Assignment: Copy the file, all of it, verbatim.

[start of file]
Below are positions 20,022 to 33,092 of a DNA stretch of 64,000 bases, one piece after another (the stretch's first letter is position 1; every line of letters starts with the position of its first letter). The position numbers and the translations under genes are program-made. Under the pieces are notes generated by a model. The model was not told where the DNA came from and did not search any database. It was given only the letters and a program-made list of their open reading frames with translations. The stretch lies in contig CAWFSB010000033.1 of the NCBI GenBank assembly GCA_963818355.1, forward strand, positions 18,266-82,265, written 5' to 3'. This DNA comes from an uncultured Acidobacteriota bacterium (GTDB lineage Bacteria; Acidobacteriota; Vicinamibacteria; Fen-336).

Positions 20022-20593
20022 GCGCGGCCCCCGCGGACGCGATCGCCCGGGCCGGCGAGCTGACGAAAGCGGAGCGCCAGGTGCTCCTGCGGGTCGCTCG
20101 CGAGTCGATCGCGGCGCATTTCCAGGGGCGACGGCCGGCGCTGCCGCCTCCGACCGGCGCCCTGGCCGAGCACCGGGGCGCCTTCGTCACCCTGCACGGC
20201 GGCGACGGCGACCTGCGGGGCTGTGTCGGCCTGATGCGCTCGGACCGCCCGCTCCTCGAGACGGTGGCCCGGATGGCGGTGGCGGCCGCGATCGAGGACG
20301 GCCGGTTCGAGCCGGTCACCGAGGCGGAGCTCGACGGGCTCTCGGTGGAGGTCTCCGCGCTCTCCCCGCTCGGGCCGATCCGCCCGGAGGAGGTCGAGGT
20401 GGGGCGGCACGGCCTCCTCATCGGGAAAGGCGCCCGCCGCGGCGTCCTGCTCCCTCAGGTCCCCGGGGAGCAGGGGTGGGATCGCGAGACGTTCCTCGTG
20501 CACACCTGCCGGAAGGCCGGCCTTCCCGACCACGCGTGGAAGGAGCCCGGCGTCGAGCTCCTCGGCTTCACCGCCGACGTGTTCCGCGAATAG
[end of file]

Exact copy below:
Below are positions 20,022 to 33,092 of a DNA stretch of 64,000 bases, one piece after another (the stretch's first letter is position 1; every line of letters starts with the position of its first letter). The position numbers and the translations under genes are program-made. Under the pieces are notes generated by a model. The model was not told where the DNA came from and did not search any database. It was given only the letters and a program-made list of their open reading frames with translations. The stretch lies in contig CAWFSB010000033.1 of the NCBI GenBank assembly GCA_963818355.1, forward strand, positions 18,266-82,265, written 5' to 3'. This DNA comes from an uncultured Acidobacteriota bacterium (GTDB lineage Bacteria; Acidobacteriota; Vicinamibacteria; Fen-336).

Positions 20022-20593
20022 GCGCGGCCCCCGCGGACGCGATCGCCCGGGCCGGCGAGCTGACGAAAGCGGAGCGCCAGGTGCTCCTGCGGGTCGCTCG
20101 CGAGTCGATCGCGGCGCATTTCCAGGGGCGACGGCCGGCGCTGCCGCCTCCGACCGGCGCCCTGGCCGAGCACCGGGGCGCCTTCGTCACCCTGCACGGC
20201 GGCGACGGCGACCTGCGGGGCTGTGTCGGCCTGATGCGCTCGGACCGCCCGCTCCTCGAGACGGTGGCCCGGATGGCGGTGGCGGCCGCGATCGAGGACG
20301 GCCGGTTCGAGCCGGTCACCGAGGCGGAGCTCGACGGGCTCTCGGTGGAGGTCTCCGCGCTCTCCCCGCTCGGGCCGATCCGCCCGGAGGAGGTCGAGGT
20401 GGGGCGGCACGGCCTCCTCATCGGGAAAGGCGCCCGCCGCGGCGTCCTGCTCCCTCAGGTCCCCGGGGAGCAGGGGTGGGATCGCGAGACGTTCCTCGTG
20501 CACACCTGCCGGAAGGCCGGCCTTCCCGACCACGCGTGGAAGGAGCCCGGCGTCGAGCTCCTCGGCTTCACCGCCGACGTGTTCCGCGAATAG